By Park Jae-seong (Steering Committee member, ISC)
2017 was a nerve-racking year for the Korean Peninsula, a tinderbox that could have exploded into war. In July, North Korea announced the successful launch of the long range Hwaseong-14 Inter-Continental Ballistic Missile (ICBM) putting U.S. states Alaska and Hawaii within shooting range. In September, in a speech to the UN General Assembly, President Donald Trump threatened to “totally destroy” North Korea if it threatened the United States. In November, North Korea responded with a 13,000 km long range Hwaseong-15 ICBM including Washington DC (11,300 km away) within its range.
In December, the U.S. carried out preparations for war in the Korean Peninsula. North Carolina’s Fort Bragg carried out exercises under live artillery with 48 Apache and Chinook helicopters simulating the movement of troops and equipment to assault targets at a scale not seen for years. Two days later, in Nevada, under cover of darkness, at twice the normal scale, 119 soldiers parachuted out of C-17 military cargo planes simulating a foreign invasion. Furthermore, mobilization centers were planned that could quickly move military forces overseas. On Jan. 16, 2018 the U.S. Pacific Command’s website announced, “Six B-52H Stratofortress bombers and 300 airmen from Barksdale Air Force Base Louisiana were deployed to Guam’s Andersen Air Force Base.” Three B-2 bombers were also deployed from Missouri’s Whiteman Air Force Base to Guam. The timing and scale of the exercises was particularly worrisome given rumblings within the Trump Administration of a “bloody nose” preemptive attack. The U.S. and North Korea needed a way out of this rapidly deteriorating stalemate.
Peace Pyeongchang and a North-South Summit
The Pyeongchang Olympics became the pivot for reversing the path away from war and towards peace. In June, during the opening ceremony of the 2017 World Taekwondo Tournament, President Moon Jae-in expressed his desire for a unified North-South team for the Pyeongchang Olympics. Three months later, in an interview, North Korea’s representative to the International Olympic Committee Jang Woong reversed an earlier stance by stating that “politics and the Olympics were a separate issue” and added that North Korea would participate in the Olympics if given the opportunity. On Jan. 1, in his New Year’s address, Chairperson Kim Jong-un moved further towards rapprochement stating the need to “make this into a historic year for improved inter-Korean relations.” Soon after, he announced his sister, Worker’s Party Central Committee Vice-Director, Kim Yo-jong’s participation in a high level delegation to the Pyeongchang Olympics.
An understanding of North Korea’s assessment of the situation helps explain the sudden reversal. In his 38th North column, Alexander Vorontsov shares conversations with North Korean foreign ministry officials. Given Trump’s “America First” principle, the officials believed it very possible that the U.S. could accept the great loss of lives from a military conflict with North Korea. In contrast to their views, the South Korean public appeared to view the current crisis, tension and Trump’s belligerent rhetoric as mere posturing. The officials believed South Koreans did not fully grasp the possibility of a Trump preemptive attack on North Korea. While the military exercises might have been postponed due to the Pyeongchang Olympics, right after the Olympics, the exercises would become a hotspot with the potential to escalate tensions to dangerous levels. The only way to de-escalate and block U.S. preemptive attack would be a South-North summit to diffuse tensions.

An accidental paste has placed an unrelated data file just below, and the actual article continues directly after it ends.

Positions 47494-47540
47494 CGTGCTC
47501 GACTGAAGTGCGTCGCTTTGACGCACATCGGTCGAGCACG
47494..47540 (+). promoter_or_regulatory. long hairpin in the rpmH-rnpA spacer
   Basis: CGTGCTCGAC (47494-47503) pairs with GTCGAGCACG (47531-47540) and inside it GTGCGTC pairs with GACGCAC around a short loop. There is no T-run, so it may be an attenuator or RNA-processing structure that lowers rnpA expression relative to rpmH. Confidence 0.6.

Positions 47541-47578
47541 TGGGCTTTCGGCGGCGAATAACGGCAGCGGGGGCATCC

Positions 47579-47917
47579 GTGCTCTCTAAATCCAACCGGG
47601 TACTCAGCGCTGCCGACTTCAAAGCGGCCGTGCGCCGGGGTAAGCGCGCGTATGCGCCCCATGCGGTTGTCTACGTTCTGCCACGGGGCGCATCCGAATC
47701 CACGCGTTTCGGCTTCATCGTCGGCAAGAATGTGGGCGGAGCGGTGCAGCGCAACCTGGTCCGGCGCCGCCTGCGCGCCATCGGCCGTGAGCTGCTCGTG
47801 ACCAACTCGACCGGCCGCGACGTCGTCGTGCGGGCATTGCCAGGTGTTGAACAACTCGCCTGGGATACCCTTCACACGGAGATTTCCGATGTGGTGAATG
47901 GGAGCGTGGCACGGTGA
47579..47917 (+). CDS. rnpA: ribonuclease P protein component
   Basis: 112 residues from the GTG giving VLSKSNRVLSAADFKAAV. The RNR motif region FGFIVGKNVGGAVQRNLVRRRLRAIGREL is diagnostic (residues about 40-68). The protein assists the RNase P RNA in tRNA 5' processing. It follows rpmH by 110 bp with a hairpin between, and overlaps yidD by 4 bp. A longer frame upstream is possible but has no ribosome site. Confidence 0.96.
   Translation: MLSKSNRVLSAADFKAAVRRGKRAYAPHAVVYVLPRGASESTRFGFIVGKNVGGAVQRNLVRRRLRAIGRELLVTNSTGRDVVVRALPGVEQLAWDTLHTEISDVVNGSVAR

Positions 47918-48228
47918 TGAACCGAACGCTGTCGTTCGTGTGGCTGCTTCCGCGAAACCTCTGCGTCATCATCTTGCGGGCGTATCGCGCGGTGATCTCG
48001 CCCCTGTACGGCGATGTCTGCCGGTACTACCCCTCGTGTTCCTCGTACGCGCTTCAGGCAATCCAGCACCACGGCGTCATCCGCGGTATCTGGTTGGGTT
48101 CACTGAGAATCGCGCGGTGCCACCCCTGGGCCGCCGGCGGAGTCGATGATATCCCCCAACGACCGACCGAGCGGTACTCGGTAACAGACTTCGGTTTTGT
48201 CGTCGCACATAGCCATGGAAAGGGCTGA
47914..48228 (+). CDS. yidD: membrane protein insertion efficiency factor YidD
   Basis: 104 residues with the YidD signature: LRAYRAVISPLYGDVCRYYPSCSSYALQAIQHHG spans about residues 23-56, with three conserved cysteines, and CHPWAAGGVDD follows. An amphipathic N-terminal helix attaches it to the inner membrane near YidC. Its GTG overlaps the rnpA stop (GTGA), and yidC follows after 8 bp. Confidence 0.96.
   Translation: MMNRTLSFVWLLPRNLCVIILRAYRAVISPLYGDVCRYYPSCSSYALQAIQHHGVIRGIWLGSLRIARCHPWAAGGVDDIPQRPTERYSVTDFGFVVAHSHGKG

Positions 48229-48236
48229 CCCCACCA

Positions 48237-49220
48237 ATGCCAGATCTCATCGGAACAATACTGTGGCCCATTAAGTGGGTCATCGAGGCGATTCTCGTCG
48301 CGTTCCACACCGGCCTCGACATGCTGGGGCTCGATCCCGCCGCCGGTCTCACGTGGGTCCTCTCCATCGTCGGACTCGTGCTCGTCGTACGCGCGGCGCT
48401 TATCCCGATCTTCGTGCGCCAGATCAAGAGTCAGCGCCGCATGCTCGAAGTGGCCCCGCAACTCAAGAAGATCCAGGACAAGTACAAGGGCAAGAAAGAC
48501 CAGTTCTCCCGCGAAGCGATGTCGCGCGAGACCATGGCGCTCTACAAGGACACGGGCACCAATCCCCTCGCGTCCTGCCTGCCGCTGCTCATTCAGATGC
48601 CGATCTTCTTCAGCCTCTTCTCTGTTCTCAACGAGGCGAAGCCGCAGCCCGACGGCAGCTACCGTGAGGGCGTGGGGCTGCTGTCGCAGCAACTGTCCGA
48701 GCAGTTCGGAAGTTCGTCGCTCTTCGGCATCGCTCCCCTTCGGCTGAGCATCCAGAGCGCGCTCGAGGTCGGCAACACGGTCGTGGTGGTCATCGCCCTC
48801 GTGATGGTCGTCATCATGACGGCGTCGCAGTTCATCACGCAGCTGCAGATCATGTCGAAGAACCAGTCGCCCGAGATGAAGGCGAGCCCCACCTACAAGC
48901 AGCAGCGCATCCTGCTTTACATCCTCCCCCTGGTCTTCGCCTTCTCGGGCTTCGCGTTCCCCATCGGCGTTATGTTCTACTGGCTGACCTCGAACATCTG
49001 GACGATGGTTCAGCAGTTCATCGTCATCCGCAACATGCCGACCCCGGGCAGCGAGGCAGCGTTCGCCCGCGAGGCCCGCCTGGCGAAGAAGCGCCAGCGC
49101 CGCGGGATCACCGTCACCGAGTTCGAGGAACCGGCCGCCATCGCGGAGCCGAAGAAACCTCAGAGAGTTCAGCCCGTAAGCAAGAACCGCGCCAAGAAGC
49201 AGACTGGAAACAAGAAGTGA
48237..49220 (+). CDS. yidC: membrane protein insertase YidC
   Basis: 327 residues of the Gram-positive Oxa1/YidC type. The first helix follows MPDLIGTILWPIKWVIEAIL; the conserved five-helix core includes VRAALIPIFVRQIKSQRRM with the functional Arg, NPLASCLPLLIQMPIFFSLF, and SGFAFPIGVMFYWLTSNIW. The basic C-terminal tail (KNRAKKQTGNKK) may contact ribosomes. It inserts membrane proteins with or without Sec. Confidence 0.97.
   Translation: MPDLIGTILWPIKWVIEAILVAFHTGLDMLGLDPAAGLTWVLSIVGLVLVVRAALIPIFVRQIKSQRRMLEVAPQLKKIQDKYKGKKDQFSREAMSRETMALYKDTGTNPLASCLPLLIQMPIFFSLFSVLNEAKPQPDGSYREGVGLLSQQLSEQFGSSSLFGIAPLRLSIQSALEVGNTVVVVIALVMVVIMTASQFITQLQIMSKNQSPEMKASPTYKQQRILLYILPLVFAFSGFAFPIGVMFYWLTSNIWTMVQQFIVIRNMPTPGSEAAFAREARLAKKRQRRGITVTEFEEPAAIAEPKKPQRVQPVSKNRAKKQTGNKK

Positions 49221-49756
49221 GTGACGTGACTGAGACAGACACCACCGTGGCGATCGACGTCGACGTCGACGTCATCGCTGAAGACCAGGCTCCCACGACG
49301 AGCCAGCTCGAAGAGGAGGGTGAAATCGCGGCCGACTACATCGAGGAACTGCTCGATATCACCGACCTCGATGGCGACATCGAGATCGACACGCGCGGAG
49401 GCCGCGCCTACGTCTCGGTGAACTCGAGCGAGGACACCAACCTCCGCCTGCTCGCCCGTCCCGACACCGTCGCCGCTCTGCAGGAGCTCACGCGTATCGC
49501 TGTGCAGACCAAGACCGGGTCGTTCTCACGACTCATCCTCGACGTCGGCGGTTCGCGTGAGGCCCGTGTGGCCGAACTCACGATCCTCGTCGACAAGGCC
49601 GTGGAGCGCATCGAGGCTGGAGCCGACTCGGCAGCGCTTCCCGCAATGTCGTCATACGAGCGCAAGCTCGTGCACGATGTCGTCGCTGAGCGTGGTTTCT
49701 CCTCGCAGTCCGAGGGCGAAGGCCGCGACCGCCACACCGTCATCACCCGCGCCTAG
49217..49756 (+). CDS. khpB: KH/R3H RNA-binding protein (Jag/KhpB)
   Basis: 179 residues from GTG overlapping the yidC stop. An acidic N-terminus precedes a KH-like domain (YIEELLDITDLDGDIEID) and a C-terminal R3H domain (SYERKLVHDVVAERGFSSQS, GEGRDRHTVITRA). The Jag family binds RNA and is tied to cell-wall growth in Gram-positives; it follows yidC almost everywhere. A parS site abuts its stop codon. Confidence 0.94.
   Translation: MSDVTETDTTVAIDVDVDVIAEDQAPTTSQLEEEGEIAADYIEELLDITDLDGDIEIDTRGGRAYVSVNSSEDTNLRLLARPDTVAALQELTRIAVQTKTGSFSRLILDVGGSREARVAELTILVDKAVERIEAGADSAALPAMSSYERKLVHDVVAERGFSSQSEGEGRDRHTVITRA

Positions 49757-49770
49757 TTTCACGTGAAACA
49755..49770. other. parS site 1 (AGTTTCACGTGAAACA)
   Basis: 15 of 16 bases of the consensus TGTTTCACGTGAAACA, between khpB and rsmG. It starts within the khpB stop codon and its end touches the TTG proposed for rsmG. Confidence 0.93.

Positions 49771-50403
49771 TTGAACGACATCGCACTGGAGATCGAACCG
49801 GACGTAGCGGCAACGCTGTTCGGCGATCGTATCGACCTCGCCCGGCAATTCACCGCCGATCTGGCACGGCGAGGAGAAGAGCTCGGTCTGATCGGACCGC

On Mar. 6, Moon reciprocated by sending his own special envoy to North Korea. The visit achieved an inter-Korean summit for April and explored the possibility of dialogue with the U.S. with denuclearization. Immediately after North Korea, the special envoy went to the U.S. to meet President Trump resulting in a U.S.-North Korea summit for May thus leading to the first important step towards peace. As mentioned above, several factors made this first step possible: North Korea’s pursuit of nuclear weapons as a means of balancing U.S. military might, the stalemate between a peace treaty and nuclear weapons between the U.S. and North korea, and finally, President Moon’s organizing of the Pyeongchang Olympics as a peace Olympics not just for both Koreas but for the world creating a space to actively pursue inter-Korean peace. Improved inter-Korean relations served as the foundation for resolving the situation and it was the candlelight revolution’s support of the Moon Administration that allowed it to actively pursue rapprochement so early in his term.
Nonetheless, the road to peace is long and unpredictable. Trump’s recent replacements for Secretary of State and National Security Advisor are more hawkish. In addition, the China-North Korea summit happened amidst growing tension between the U.S. and China for supremacy over Taiwan and the South China Seas. Both of these developments can threaten the current rapprochement between North Korea and the U.S. For those of us in South Korea, we must strengthen inter-Korean relations to stabilize the path towards peace. Beyond the April and May summits, several moments and anniversaries offer such opportunities: the June local elections with the potential to deliver a debilitating blow to conservatives (historically the greatest roadblock to rapprochement with North Korea), the anniversaries of the 6.15 Joint North-South Declaration, the 65th year of the ceasefire in Jul. 27, the 70th year since establishment of South Korea on Aug. 15, the 11th year since the October 4th Joint North-South Declaration.